• "Funny Aneurysm" Moment: In his acknowledgements, Ellis saves his appreciation for Patrick Stewart for last and jokes that Stewart's wife Wendy Neuss is "smarter than both of us." Stewart and Neuss divorced a year later.
  • Genius Bonus: The reveal that Channon will be getting plenty of sex at the nunnery she's joining is foreshadowed a few panels earlier by the brochure, which reads, "Our Lady of the Little Death." The French phrase "la petite mort" or "the little death" is an old euphemism for an orgasm.
  • Harsher in Hindsight:
    • On the penultimate pages of the series, Spider puts a cigarette in his mouth for One Last Smoke, draws a handgun, puts it under his chin, and it turns out to be a lighter. Sad part? Three years later, Spider's inspiration, Hunter S. Thompson, did the exact same thing... except the gun was real.[1]
    • The Ruin-Storm arc is a lot harder to read for some after Hurricane Sandy, considering that The City is heavily implied to be New York throughout the series.
  • Jerkass Woobie:
    • Spider. His reaction to Vita Severn's murder is heartbreaking, and whenever he's not being completely insane, you can't help but feel bad for him.
    "Sometimes I want to be someone else so badly it hurts."
    • The Beast. His argument to Spider is that, due to the limits of his power, he cannot be expected to do more than the bare minimum. He's not corrupt so much as beaten down and jaded, skating through the time remaining in his term. He's what happens when cynicism wins, as a contrast to Spider's angry, frustrated idealism.
  • Misaimed Fandom: Ellis has repeatedly said that Spider is not a role model to be emulated. And yet...
  • Moral Event Horizon: Calahan did a lot of shitty things, but the first one we learn about is ordering Vita Severn's murder.
  • Squick: Yelena drinking the bottle of tequila on election night. Rather than a worm it has a cockroach in it and we're treated to an extreme close-up of her slowly biting it in half!
  • Tear Jerker:
    • A story Spider tells in an interview about a young woman and her brother. It's agonizing.
    Spider: He systematically sexually abused her over a two-year period and she missed him because he was her brother and she loved him.
    • Vita's death. Spider's reaction shot is crushing. We've seen him angry, excited, confused... it's the first time we've seen him horrified.
    • "Business". The whole damn thing. But especially the line "Can we go to Long Pig? They have toys."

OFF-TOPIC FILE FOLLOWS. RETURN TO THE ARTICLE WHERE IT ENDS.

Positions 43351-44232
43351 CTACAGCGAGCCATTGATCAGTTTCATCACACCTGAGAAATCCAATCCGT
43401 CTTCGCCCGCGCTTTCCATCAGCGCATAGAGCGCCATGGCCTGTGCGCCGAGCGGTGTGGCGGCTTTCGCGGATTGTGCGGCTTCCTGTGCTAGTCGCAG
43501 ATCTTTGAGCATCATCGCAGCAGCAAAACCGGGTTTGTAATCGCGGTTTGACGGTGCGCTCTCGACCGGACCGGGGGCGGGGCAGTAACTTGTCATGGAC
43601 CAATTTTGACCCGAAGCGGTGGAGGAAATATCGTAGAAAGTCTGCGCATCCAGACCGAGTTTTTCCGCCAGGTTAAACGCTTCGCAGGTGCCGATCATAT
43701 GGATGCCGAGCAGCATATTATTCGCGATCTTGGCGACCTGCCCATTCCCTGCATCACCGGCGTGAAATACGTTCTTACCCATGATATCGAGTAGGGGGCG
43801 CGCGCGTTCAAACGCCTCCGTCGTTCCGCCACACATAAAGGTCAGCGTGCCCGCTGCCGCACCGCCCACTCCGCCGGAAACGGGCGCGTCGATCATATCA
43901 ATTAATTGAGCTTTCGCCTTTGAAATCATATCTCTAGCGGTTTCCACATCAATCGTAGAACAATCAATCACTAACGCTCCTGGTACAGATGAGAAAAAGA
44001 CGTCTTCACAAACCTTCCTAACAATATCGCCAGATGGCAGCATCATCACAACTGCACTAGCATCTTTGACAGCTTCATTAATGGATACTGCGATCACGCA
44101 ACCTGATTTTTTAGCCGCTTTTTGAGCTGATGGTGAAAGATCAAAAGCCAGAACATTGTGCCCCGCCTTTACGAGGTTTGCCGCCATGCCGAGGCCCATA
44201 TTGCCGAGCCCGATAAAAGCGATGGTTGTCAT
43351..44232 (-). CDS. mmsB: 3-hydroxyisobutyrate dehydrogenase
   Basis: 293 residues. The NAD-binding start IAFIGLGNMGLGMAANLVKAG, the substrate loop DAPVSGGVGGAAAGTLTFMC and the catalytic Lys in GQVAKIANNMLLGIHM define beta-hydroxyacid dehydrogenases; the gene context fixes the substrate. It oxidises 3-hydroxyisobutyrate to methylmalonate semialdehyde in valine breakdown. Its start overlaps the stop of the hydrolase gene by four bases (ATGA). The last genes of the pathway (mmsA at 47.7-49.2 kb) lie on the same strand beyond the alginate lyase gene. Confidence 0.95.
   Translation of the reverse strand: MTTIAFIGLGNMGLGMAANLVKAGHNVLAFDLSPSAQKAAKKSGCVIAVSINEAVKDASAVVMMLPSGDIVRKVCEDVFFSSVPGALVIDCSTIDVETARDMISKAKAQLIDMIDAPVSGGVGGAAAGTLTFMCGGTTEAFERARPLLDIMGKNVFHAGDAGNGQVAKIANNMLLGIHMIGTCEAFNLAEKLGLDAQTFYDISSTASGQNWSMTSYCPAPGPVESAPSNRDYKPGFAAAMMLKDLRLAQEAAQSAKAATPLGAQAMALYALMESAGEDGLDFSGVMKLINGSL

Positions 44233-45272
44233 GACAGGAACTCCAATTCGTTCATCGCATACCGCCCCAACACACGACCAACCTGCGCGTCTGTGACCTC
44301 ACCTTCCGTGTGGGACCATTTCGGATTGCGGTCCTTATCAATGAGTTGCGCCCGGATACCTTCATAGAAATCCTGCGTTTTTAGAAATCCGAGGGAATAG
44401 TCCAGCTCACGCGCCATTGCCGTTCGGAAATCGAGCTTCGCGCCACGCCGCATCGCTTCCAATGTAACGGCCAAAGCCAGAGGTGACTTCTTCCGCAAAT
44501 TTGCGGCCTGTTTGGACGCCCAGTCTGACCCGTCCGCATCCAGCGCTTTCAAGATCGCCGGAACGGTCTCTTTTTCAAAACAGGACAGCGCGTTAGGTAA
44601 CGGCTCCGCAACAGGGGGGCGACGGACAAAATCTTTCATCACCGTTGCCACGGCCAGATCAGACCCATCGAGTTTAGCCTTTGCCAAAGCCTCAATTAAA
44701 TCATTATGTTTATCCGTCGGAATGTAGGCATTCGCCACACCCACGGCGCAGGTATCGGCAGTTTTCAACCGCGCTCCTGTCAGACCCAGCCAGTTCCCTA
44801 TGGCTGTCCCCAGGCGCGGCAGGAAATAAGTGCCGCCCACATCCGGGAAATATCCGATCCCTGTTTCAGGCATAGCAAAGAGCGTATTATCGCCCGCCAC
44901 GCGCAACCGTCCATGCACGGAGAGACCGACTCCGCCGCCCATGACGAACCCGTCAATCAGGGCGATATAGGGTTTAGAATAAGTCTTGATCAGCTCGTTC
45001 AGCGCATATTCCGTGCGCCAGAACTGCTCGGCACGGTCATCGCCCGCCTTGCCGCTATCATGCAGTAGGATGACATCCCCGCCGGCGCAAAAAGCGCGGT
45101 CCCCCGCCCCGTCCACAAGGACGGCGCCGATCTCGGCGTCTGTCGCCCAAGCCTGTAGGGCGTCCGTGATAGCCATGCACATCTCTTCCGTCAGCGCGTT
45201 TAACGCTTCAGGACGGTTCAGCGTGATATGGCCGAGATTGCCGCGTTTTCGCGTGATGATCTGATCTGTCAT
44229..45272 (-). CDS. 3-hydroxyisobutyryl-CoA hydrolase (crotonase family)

Spider: You can let yourself forget that they're just kids so easily.
  • Unintentional Period Piece: The work has many hallmarks of being a parody of late-1990s society and politics.
    • The technology presented has plenty of zeerust, being written just on the cusp of the Internet and cellphones coming to dominate the exchange of information.
    • The political satire is basely almost exclusively on domestic events and issues. It was predominantly written during a period in American history of unusual peace that gave the nation a chance to focus inward. Toward the end of the series' run, the attacks of 9/11 happened, causing the political landscape of the nation to swing sharply toward international war and foreign policy.
    • Spider's character-defining political cynicism and shockingly frank discourse in the face of stuffy, corrupt politicians has lost a lot of its impact in the wake of the 2016 election. Spider gives politicians mocking nicknames, but Trump did this himself to his political opponents while on the campaign trail. Spider's scatological jokes become less shocking when major party primary candidates started making insinuations about their relative penis sizes during debates. Spider declaring victory when he pushes Callahan into making a public promise to work for change comes across as naive when politicians are now making daily and disposable declarations via Twitter.
  • Values Dissonance: Toward the very beginning of the series. Spider's first story is covering the "Transients", who are people transitioning between being human and alien which began as a kind of temporary body mod. Spider finds the whole thing distasteful, says Transients should be treated like the kids they are (in so many words), and there's an overwhelming implication that Fred Christ, the spokesman for the "Transient Movement" protesting in the City, is faking it for the exclusive purpose of getting access to sex. In 1997, just about everyone probably would've agreed with Spider's (and Ellis') take on the situation... but two decades later, it's hard not to make comparisons to actual transsexuality and for the section to come off as more than a little transphobic for hitting just about every negative stereotype of transsexuals (just faking it, it's just temporary, et cetera). Of course, the City government and police then use the flimsiest of constructed excuses as justification to send in the riot cops to crush, kill and erase the Transients, and Spider shines a light on the utter ridiculousness and naked power-displaying of this (as he notes that he might not agree with what the Transients do to themselves, but they weren't hurting anyone and in no way or form deserve what's happening) resulting in the whole thing whipping straight back around into a kind of Values Resonance that Ellis may not have even intended.
  • What Do You Mean, It's Not Political?: "Transmetropolitan is based on [insert important political election here], the Beast is based on [politician x] and the Smiler is based on [politician y]!" It gets weird when people say the comic was based on elections that happened after it was written.